Asterisk Dimensioning: What server do I need?

In our training classes, we’re frequently asked to recommend hardware specs for an Asterisk server in a given setting. We welcome the “mini consulting” opportunities we get by interacting with students in live training classes, but this particular question continually challenges us. Unfortunately, there’s no “magic formula” we can use or recommend to answer the question easily. But the fact that there is no simple answer doesn’t mean there’s no answer at all. Keep reading for a rundown of the various factors we consider when assessing just how beefy the hardware running your Asterisk system needs to be.

As a general rule, you should always purchase hardware somewhat beyond your expected needs. In addition to providing a capacity buffer at the outset in case your estimates were off, this also affords you some room to grow without having to buy more hardware. Testing your hardware as thoroughly as possible before deploying it is also essential. Many (but not all!) capacity-related problems can be identified in a dry-run test of the equipment before it’s formally deployed.

But we still haven’t addressed the basic question: How much server do I need? As stated above, there’s seldom a concrete answer to this question. Listed below are several considerations you should keep in mind when determining just what you need, and a brief description of how they should impact your thinking.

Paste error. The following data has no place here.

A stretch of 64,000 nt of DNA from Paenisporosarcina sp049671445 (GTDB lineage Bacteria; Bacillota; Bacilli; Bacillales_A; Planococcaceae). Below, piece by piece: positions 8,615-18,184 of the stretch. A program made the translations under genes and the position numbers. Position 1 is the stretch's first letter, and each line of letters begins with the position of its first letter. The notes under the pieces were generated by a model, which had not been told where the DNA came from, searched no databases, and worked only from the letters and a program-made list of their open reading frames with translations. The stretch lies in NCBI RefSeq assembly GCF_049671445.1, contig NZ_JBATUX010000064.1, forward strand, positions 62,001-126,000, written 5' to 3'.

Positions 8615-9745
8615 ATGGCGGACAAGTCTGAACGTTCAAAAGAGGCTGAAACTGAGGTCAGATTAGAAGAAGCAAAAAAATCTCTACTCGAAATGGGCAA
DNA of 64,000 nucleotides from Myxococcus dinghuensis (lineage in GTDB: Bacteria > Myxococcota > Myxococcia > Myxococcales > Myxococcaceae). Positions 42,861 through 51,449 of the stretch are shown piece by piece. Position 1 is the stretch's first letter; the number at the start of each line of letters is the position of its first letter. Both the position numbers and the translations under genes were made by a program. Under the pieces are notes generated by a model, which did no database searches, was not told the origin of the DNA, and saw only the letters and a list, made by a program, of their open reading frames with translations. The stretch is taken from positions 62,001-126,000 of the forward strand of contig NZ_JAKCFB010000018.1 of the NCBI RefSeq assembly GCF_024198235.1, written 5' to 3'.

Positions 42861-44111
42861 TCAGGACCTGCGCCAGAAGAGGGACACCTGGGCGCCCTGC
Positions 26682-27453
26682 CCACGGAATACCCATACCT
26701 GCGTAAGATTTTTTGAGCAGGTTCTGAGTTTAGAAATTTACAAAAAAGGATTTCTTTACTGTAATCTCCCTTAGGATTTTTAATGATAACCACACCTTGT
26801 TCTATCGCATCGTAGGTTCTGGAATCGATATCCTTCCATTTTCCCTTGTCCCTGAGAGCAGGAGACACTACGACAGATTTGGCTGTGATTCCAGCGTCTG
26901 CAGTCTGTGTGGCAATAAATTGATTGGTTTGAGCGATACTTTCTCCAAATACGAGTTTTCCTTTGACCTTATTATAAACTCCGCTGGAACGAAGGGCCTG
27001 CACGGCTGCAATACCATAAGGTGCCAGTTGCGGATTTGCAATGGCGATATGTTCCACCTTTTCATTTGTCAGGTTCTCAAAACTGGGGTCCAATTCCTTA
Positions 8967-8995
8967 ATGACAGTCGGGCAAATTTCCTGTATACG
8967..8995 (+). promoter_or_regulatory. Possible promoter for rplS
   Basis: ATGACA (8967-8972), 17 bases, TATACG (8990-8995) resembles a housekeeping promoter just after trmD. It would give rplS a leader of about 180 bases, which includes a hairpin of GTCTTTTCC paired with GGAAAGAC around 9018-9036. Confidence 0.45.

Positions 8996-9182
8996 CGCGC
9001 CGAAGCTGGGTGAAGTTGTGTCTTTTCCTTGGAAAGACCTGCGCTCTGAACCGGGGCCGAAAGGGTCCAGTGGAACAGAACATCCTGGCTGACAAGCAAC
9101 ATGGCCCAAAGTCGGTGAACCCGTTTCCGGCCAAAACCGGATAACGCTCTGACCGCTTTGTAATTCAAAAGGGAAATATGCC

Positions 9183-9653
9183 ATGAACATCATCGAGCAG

1. How many concurrent calls do I expect?
This is perhaps the most obvious and basic consideration for the size of your system. You should spec Asterisk for the peak call volume, and not the average call volume. So figure out the maximum simultaneous calls you ever expect to have, and use that number. In general, if you expect fewer than 20 max concurrent calls, any off-the-shelf PC or server will work. Any more than that and you’re looking at dedicated server-class hardware.
2. How many external lines and internal endpoints will I have?
Keep in mind that if you’re using SIP phones, such as Sangoma’s phones designed specifically for Asterisk, they’ll generally register back to Asterisk on a regular basis – be aware that even idle phones can still consume system resources on the server.
3. What call services will I use?
Call recording, conferencing, queues, and audio transcoding are all more resource-intensive than simple pass-through audio calls. Add processing power, RAM, or storage space if you use many call services.
4. Will the server only provide Asterisk service?
It’s common especially in SOHO environments to use a single system to handle many services: Your PBX might also be running your web server, database, or mail server. If possible, avoid this! If you can’t avoid it, at least spend the money to upgrade your server so it can comfortably handle all the services it needs to. What’s worse than a down PBX? A down PBX at the same time your email and website are down, too.
We still haven’t offered much in the way of hard numbers. And unfortunately, we’re not going to. There’s just no way to offer specific details with any reliability. Hopefully, having a list of some of the most important considerations will at least get you started down the path of identifying what hardware you need. And hey – if you really just can’t live without a specific recommendation for hardware customized to your particular circumstances… come see us in class! We’d love to talk with you one on one in a classroom setting, where we can give even more detail. There’s always a list of upcoming classes at

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